Jones v. H.F. Ahmanson & Co.

1 Cal.3d 93, 81 Cal.Rptr. 592, 460 P.2d 464 (1969)


Association has been owned by its depositors, who with borrowing members, elected the board of directors. No one depositor had sufficient voting power to control the Association. The Association has issued 6,568 shares of stock, and no other stock has been issued. Of these shares, 987 were purchased by depositors pursuant to warrants issued in proportion to the amount of their deposits. P was among these purchasers. Shares allotted to the unexercised warrants were given to the chairman who resold them to Ds. The stockholders had the right to elect a majority of the directors. The Association kept the majority of its earnings in a tax-free reserve which increased outstanding share value. The shares were not actively traded. By June 1962, Association's stocks were not among most traded. Ds determined to create a mechanism by which they could participate in the profit taking by attracting investors interest in the Association. United was incorporated by all of the Ds except, Thatcher. On May 14, pursuant to a prior agreement, certain Ass. stockholders who among them owned a majority of the stock exchanged their shares for those of United, receiving a derived block of 250 United shares for each Ass. share. After that United held 85% of Ass stock. The first public offering of United stock was made in June of 1960. To attract investors. 60,000 units were offered, each of which comprised two shares of United stock and one $100, 5% interest-bearing, subordinated, convertible debenture bond. To obtain the permit for the sale, United represented that the financial reserve requirement for debenture repayment established by Commissioner's Rules 480 sub (a) and 486 would be met by causing the Ass. to liquidate its income-producing assets for cash that the Ass would the redistribute to United to service and retire the bonds. A public offering of 50,000 shares of United with secondary offering of 600,000 shares of the derived stock by the original investors was made in February 1961 for a total price of $15,275,000. The Ds sold 568,190 shares of derived stock in this secondary offering. Shortly after the first offering of United shares, Ds caused United to offer to purchase up to 350 shares of Ass. Stock for $1,100 per share. The book value of each of these shares was $1,411.57 and earnings were $301.15 per share. In 1959 and 1969 extra dividends of $75 and $57 per shares have been paid by the Ass. But in December 1960, after the foregoing offer had been made, Ds caused the Ass.'s president to notify each minority stockholder by letter that no dividends other than the regular $4 per share annual dividend would be paid in the near future. The Ass. president was then a director of both the Ass. and United. D then proposed an exchange of United shares for Ass. shares. Under this proposal each minority stockholder would have received approximately 51 United shares of a total value of $2,400 for each Ass. share. When the application for a permit was filed the value of the derived blocks of United shares received by Ds in initial exchange had risen to approximately $8,800. The book value of Ass. stock was in excess of $1,700 per share, and the shares were earning at an annual rate of $615 per share. Each block of United had a book value of $210 and earnings of $134 per year, 85% of which reflected Ass earnings. P and other minority stockholders objected to the proposed exchange, contending that the plan was not fair, just and equitable. Ds then asked the Commissioner to abandon the application. P contends that by this actions Ds breached the fiduciary duty owed by majority or controlling shareholders to minority shareholders.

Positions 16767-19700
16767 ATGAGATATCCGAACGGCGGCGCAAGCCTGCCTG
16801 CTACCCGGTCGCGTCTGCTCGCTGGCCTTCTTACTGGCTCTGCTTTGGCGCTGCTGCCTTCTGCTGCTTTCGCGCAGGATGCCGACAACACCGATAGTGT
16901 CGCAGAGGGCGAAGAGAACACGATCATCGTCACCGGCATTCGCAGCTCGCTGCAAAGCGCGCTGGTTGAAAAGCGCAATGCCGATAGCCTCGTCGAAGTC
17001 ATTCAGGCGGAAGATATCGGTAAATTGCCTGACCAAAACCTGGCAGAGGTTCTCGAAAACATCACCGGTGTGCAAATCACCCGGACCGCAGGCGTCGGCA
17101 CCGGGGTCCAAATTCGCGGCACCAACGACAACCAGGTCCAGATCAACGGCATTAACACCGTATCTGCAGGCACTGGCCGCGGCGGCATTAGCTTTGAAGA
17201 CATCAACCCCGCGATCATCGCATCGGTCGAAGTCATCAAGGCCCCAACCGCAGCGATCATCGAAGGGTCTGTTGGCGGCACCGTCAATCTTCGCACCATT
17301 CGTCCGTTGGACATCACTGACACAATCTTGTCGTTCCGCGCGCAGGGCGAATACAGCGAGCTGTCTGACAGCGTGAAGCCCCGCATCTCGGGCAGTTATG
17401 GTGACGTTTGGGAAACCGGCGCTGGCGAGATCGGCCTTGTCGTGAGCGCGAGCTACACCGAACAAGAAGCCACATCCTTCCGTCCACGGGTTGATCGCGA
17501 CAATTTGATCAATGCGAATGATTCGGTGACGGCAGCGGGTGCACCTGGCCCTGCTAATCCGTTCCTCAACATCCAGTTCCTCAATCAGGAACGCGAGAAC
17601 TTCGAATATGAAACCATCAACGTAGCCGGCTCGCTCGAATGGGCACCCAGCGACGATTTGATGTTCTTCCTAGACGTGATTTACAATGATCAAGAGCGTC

P appeals from a judgment entered for Ds after an order sustaining Ds' general and special demurrers to her third amended complaint without leave to amend. Ds have filed a protective cross-appeal.